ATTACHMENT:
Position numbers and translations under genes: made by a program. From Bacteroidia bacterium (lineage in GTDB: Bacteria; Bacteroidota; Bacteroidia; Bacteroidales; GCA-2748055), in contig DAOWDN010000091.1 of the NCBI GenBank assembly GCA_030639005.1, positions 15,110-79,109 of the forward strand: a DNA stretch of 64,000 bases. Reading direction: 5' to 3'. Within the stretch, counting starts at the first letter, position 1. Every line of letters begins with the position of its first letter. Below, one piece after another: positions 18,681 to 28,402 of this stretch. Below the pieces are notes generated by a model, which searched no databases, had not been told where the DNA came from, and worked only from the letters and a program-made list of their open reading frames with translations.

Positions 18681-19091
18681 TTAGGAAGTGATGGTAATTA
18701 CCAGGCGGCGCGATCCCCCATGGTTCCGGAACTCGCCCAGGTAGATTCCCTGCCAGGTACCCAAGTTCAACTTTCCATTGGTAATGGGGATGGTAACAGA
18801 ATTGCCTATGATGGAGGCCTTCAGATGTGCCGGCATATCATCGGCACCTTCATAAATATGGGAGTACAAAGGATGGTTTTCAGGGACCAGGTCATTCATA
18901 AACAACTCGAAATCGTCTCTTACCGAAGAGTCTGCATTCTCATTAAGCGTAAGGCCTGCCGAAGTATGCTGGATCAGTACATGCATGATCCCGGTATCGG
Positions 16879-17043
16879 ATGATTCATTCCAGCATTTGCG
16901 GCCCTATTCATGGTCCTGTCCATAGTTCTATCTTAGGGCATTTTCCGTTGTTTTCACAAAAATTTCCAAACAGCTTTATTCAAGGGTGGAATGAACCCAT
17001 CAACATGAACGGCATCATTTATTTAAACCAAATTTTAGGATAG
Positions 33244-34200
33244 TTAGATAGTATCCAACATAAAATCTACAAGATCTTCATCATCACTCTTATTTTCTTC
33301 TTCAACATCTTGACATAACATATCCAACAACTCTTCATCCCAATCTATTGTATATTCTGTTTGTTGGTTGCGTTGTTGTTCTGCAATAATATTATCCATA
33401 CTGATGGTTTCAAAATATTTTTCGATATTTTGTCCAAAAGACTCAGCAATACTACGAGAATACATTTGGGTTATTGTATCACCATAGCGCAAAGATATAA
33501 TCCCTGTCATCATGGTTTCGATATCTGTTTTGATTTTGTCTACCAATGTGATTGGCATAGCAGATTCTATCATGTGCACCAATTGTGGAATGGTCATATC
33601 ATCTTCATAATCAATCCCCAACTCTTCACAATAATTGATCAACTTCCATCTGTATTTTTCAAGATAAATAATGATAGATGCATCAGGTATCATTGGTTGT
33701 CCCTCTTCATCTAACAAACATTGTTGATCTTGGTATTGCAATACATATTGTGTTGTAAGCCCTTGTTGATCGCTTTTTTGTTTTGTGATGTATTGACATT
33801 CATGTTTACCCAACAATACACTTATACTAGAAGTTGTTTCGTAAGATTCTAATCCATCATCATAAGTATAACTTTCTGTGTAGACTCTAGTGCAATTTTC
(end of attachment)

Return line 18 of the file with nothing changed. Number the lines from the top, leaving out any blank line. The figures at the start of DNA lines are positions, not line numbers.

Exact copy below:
33801 CATGTTTACCCAACAATACACTTATACTAGAAGTTGTTTCGTAAGATTCTAATCCATCATCATAAGTATAACTTTCTGTGTAGACTCTAGTGCAATTTTC